North Korean leader Kim Jong Un and President Donald Trump locked hands and smiled in Hanoi Wednesday – the second meeting between the two leaders.
Trump’s team arrived first at the hotel Metropole Hanoi. About 10 minutes later, Kim’s motorcade pulled in. The two leaders met in a room with North Korean and American flags that looked much like the setting of their first meeting in Singapore.
Trump took three questions from the press pool, but answered with brevity. When asked if the pair would reach a peace deal, Trump told the press corps, “We’ll see.”
He reiterated that he and the leader of the reclusive state have a “great relationship,” but when asked if he would be backing down from pursuing complete denuclearization of North Korea, he simply said, “No,” and left it at that.
Kim, through an interpreter, said there had been “a lot of thinking, effort and patience” in the months since their last meeting. “We have been able to overcome all the obstacles and here we are today. I hope we can provide an outcome that is welcomed by everyone, and I’m sure that we can do this.”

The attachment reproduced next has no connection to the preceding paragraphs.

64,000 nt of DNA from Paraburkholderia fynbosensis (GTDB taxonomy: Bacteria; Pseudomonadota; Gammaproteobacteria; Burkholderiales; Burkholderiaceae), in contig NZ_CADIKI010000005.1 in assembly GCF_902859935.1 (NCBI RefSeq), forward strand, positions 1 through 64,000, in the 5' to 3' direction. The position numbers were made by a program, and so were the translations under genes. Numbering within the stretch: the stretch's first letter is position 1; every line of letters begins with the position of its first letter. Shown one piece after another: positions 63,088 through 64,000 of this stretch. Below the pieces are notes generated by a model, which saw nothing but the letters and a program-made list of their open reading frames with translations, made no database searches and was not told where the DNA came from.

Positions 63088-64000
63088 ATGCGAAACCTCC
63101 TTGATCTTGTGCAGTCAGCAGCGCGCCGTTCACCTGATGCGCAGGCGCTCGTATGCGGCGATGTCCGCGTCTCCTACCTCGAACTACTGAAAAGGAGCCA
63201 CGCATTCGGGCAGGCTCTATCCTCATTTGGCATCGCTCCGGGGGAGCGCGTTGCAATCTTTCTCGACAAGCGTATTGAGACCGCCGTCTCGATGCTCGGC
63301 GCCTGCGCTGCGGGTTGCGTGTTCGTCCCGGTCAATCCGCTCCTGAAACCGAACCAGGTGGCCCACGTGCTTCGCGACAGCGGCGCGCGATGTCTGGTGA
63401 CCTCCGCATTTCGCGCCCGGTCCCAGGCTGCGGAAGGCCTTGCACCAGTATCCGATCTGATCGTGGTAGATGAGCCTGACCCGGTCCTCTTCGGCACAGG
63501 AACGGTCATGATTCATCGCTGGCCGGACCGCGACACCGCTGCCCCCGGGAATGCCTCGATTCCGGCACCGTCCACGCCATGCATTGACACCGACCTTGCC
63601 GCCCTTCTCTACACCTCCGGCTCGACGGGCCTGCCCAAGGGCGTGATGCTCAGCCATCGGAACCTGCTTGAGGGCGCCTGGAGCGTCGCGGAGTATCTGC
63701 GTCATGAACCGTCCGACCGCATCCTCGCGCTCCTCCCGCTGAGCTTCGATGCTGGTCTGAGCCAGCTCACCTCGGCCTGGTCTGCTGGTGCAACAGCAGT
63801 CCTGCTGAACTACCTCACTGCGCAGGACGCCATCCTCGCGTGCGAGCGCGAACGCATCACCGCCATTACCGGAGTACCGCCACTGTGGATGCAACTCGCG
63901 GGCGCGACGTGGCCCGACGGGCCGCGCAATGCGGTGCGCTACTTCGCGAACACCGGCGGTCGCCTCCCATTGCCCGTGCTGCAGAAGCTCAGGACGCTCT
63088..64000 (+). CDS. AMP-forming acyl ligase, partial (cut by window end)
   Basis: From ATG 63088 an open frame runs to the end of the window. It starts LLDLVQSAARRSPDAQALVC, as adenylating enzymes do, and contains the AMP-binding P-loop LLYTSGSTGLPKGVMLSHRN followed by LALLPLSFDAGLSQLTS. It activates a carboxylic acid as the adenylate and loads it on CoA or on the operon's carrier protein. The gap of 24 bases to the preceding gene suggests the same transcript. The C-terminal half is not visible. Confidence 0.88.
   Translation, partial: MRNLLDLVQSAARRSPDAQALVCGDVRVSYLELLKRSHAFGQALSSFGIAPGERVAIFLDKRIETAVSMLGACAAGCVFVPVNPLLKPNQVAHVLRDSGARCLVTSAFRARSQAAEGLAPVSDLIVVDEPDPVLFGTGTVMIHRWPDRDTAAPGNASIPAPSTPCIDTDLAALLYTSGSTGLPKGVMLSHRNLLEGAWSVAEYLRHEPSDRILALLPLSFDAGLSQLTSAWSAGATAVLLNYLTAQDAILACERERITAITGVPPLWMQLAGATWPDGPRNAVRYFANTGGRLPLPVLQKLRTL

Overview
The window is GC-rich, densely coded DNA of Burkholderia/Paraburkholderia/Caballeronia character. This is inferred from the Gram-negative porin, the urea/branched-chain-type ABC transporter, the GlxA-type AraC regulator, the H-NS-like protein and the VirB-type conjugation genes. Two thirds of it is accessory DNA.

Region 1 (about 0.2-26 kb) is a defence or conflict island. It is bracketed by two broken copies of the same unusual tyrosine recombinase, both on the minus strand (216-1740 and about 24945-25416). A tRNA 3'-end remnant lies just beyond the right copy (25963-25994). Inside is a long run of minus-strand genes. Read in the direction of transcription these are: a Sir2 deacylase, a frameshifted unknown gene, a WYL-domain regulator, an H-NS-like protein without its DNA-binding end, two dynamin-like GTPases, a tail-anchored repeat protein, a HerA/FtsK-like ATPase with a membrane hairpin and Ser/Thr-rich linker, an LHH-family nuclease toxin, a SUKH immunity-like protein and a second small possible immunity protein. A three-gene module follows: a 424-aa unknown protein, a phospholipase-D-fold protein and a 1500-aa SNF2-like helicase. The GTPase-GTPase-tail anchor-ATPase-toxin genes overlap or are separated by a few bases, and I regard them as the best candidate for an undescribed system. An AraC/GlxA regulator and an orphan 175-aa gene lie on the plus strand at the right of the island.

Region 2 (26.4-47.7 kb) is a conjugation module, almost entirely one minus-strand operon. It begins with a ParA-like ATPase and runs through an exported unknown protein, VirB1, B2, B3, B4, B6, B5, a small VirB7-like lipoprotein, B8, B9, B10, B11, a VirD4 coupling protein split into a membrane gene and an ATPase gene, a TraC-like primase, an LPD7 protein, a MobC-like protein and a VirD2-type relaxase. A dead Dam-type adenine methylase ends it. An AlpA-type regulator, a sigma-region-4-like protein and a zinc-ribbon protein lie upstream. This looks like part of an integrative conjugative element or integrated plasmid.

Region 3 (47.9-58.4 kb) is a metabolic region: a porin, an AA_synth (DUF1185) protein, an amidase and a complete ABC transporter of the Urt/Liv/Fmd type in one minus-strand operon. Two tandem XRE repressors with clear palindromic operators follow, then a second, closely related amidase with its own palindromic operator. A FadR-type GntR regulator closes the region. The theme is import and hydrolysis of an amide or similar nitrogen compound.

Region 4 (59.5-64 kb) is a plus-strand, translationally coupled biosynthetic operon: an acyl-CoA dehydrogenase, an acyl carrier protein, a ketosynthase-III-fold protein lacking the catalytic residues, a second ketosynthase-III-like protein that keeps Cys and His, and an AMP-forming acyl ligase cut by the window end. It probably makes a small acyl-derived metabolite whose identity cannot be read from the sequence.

“It’s an honor to be with Chairman Kim,” Trump replied.
“I think your country has tremendous economic potential. Unbelievable. Unlimited,” Trump continued: “I think you will have a tremendous future with your country, you’re a great leader. And I look forward to watching it happen and helping it to happen, and we will help it to happen.”
The two leaders are now expected to talk face-to-face for 20 minutes with only their interpreters present. “Our relationship is a very special relationship,” Trump said later as they sat for dinner, each of them accompanied by two senior aides.
Formal talks over North Korea’s nuclear weapons program are scheduled for tomorrow.
This second round of talks in Vietnam comes eight months after all eyes focused on Trump and Kim’s historic first meeting in June – an easing of hostilities following an escalation of rhetoric from both sides. But the outcome from that first meeting was largely symbolic. The two leaders vaguely agreed to work toward denuclearizing the Korean peninsula, without outlining a path to achieve that elusive goal, or even clarifying what exactly the thorny wording “denuclearize” entails.
Trump, who has pledged to solve the North Korea problem, says the potential for making a more substantive agreement with the reclusive kingdom in Vietnam is “awesome.”